Passports and driving licences no longer valid in Europe, mobile phone roaming charges legal again, satellite access restricted, impacts on seafaring, energy, data, and even family law.
The implications of the latest slew of “no-deal” Brexit notices are wide-ranging and profound at home, work and on holiday.
The job of the cabinet this morning was to sign off the plans to make a no-deal scenario “not the end of the world”, as the PM has suggested.
But then the governor of the Bank of England Mark Carney, smuggled in and out of cabinet by the back door, gave a presentation on the effects of a no-deal Brexit on the economy.
Although cabinet sources are adamant that Mr Carney was giving scenarios rather than predictions, the “worst case” no-deal scenario he sketched out meant a recession, a renewed slide in sterling and house prices falling by about a third over three years.
What a moment in history that presentation would have been.
Britain’s foremost economic official briefing the cabinet that this brutal economic fall could be the result not of a financial crisis elsewhere, or of some other natural or manmade calamity, but a feasible result of the stated policy path of the government itself.
The Brexit process is often surreal and always unprecedented, but that is quite the moment.
My understanding is that this warning weighed heavily on those present.
Even by the Project Fear sceptics in cabinet, Mr Carney was politely listened to.
Privately, some suggested that this “worst case scenario not a prediction” was a “little high”.
But there can be little doubt it united this cabinet behind Chequers, even as it might divide further this leadership from some of their backbenchers.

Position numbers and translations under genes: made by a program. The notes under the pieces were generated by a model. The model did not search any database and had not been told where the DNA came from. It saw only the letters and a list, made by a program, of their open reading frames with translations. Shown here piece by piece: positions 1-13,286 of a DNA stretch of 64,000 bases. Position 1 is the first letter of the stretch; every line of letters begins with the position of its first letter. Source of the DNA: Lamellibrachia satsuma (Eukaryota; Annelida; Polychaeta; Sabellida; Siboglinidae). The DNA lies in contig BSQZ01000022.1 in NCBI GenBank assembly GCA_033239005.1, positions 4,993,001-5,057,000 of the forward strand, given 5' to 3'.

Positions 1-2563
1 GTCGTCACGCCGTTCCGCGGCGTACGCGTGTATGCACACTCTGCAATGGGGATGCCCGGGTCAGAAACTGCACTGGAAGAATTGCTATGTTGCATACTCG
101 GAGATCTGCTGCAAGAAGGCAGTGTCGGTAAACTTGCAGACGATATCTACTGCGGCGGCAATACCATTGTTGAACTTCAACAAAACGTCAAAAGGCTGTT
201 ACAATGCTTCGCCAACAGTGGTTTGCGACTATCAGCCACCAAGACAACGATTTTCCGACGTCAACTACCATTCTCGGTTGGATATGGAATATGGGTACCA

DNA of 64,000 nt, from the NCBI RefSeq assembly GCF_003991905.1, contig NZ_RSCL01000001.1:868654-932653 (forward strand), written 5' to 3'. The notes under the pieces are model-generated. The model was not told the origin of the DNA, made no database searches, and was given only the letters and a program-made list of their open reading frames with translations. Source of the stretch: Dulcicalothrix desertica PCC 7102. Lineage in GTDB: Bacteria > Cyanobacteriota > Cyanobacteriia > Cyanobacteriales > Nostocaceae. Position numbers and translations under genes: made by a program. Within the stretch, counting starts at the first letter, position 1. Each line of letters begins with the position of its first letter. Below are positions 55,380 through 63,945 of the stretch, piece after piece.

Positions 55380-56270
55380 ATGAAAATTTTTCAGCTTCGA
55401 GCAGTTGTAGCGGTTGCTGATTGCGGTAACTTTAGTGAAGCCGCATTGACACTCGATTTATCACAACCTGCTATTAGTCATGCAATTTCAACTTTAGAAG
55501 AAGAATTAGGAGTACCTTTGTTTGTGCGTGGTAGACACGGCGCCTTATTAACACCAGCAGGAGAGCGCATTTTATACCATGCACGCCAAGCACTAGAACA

And this was a meeting at which some of those backbenchers had hoped for, and anticipated, cabinet resignations.
Of course, most cabinet ministers are are well aware of the stakes, having gone through the arduous technical process of preparing the no-deal notices.
Whereas macroeconomic projections have somewhat lost the lustre, the real practical implications of radical upheavals to systems underpinning transport, energy, trade and communications built up within European Union law are difficult to dismiss as Project Fear.
It is just reality that a decision to go for no-deal is a decision to invalidate EU driving licences, only have third country access at EU nation’s passport control, make legal data roaming charges, invalidate the automatic recognition of the standards of UK assembled cars in its biggest market, strip UK companies of access to certain EU satellite information systems and so on and so on.
For many millions of voters, these inconveniences do not affect them, they do not believe them, and even if they did, would be insufficient to outweigh the freedom of departure from the EU.
But not all who voted Leave voted for these consequences.
If that wasn’t enough, Emmanuel Macron’s Europe minister Nathalie Loiseau sounded pretty uncompromising on the way in to meet the Brexit secretary when she said everyone would suffer, but the UK would suffer the most if there was no deal.
Later, going much further into the no-deal impacts predicted by France – she suggested that not only would planes be grounded but also the Eurostar could stop functioning.
This possibility was also mentioned at a no-deal cabinet meeting.
It’s not what they want, they say it’s unlikely, but it is government policy to accept no-deal and all its consequences as a possible outcome in six months time.
Business leaders say the notices show the cold reality of no-deal hitting the economy “like a sledgehammer”, but the PM is reluctant herself to make this case in this way – she needs things to be just concerning enough for her backbenchers and the public to reject no-deal but neither her handling of it nor Brexit itself.
Perhaps it might just be the moment when a public sceptical of so-called Project Fear began to acknowledge that the consequences of no-deal at least will be seen far and wide.
Meanwhile in Brussels the originally intended audience for the no-deal plans – Juncker, Barnier and Tusk – are preparing the Salzburg summit that will take place in a week.
The point of this all was to strengthen the PM’s hand in negotiations.
And yet as the talk and the preparations intensify, the chances of this outcome desired by none of the negotiators, seems to rise.